However, simply accepting it as the truth does not mean that you are happy about it. For a while I thought constantly about just what that discovery could mean, in the long term. Would I never have a boyfriend, then? Do I even want a boyfriend, or is it just something society has made me believe I needed? I wanted a companion, someone to hug me and really get me. Someone I could stay up all night talking to. Did that mean I wanted a romantic relationship?

 

For a while I thought so. I thought I needed that kind of bond.

I identified with the term "cupioromantic." Though I could never feel the romantic attraction, I felt like I really wanted a boyfriend. No, I needed one.

How did my thinking change?

 

There is this guy, let's just call him Vet, who I was friends with since elementary school. Unfortunately, when I was in fourth grade I moved away, and we didn't hear from each other for nearly seven years. I had to move again, this time closer to the country I was originally from, and for some reason we came back in touch. We messaged for days on the weeks before my move and we really bonded. I was dazzled. I felt very comfortable talking to him and if I pictured us dating, it seemed like an okay thing to do. At the time, I thought I was something very close to in love.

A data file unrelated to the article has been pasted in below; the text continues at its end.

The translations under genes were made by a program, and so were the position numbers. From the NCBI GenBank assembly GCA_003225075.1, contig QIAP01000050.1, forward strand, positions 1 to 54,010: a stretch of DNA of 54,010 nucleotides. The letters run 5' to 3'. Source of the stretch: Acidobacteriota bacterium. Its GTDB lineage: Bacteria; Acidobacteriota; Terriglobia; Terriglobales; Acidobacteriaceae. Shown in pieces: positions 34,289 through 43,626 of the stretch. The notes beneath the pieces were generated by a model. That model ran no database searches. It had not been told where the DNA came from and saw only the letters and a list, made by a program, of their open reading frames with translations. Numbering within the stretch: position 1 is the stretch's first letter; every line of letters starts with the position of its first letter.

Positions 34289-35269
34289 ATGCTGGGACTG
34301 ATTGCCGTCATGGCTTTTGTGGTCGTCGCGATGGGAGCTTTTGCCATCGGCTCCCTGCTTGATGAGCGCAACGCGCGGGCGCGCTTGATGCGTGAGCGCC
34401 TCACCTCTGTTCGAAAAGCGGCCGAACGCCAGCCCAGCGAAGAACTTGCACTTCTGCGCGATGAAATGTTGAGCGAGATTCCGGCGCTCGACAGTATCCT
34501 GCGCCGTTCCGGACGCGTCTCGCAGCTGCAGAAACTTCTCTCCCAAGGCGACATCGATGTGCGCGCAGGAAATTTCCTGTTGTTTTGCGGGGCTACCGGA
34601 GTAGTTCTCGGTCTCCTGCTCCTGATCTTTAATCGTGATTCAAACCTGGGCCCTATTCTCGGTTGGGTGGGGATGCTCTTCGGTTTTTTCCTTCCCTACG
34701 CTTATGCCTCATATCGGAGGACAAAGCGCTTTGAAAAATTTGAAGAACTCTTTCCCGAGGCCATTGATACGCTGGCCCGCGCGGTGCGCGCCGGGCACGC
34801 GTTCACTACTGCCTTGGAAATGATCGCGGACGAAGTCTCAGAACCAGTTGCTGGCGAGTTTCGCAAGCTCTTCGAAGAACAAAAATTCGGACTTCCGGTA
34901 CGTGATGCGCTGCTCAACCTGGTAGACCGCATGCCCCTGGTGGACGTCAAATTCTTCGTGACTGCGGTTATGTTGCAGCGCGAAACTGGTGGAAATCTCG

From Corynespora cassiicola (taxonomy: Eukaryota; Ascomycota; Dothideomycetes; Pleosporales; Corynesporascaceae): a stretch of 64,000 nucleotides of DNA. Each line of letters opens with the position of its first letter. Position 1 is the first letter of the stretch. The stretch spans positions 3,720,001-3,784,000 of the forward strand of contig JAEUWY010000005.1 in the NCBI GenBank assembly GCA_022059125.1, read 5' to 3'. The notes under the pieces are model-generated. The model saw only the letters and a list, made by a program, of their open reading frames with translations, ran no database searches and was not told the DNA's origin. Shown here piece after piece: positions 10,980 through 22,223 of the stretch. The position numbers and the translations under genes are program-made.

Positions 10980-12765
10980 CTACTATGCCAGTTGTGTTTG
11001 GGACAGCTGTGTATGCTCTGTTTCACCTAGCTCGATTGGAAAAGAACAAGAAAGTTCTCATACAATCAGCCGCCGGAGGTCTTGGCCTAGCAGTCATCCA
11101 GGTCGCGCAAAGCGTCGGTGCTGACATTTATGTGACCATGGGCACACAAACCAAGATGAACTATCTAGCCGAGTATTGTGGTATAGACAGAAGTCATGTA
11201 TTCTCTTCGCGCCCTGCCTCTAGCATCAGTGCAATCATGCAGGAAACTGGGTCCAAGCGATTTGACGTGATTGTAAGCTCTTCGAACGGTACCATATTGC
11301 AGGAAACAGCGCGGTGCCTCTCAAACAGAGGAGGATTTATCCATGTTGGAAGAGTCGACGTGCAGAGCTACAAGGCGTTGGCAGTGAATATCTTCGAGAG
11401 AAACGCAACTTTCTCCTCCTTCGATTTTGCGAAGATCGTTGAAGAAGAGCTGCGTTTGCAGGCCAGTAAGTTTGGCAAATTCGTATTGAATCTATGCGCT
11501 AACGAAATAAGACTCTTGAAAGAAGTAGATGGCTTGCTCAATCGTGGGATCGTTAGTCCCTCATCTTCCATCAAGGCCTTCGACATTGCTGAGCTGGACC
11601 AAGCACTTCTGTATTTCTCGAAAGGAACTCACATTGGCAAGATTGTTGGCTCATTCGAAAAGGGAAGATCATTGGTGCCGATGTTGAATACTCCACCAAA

This "reunion" happened five months before I found out I was aromantic. 

 

When I moved, life was a big hectic. I had a new school and a new everything and we had to stop messaging. But I still thought about him every now and then, and the feelings would return. 

 

About six months passed and we started texting again. But this time, I had a brand new perspective. 

I knew how to distinguish between a crush and a squish now. I decided I would figure out just how I felt about him.

 

Vet is the person I have liked most intensely in my whole life. So intensely, six months ago I was sure it was a crush. But when I thought about actually doing romantic related things with him (kissing, flirting, holding hands, etc), the good feelings I would get when I talk to him would be kind of.. ruined. I may be open to a relationship with him, but... I don't necessarily want one. This is fine. What we have is fine. And I realized all I really need is to have a friend. A close friend who will do all those things I mentioned (hugging, talking, understanding). That, for me, is enough. I don't need any more. From that world-turning moment I was sure: if I never got any closer to him than I am now, I would not mind. Actually, I would prefer it if things stayed just the way they are. We're close friends, we talk everyday and we share a bond. And it may not be a romantic bond, but it's the bond I have always wanted.

 

Sorry if I just rambled and spammed for no reason.. I hope that helped somehow.

In my case, I think I was.. I don't want to say in denial.. but confused about what I wanted. Asking my friends and analyzing my most intense "crush" helped me realize just what were my needs and that helped me feel a bit more comfortable with my identity. :) 

 

Thanks for reading this far 😂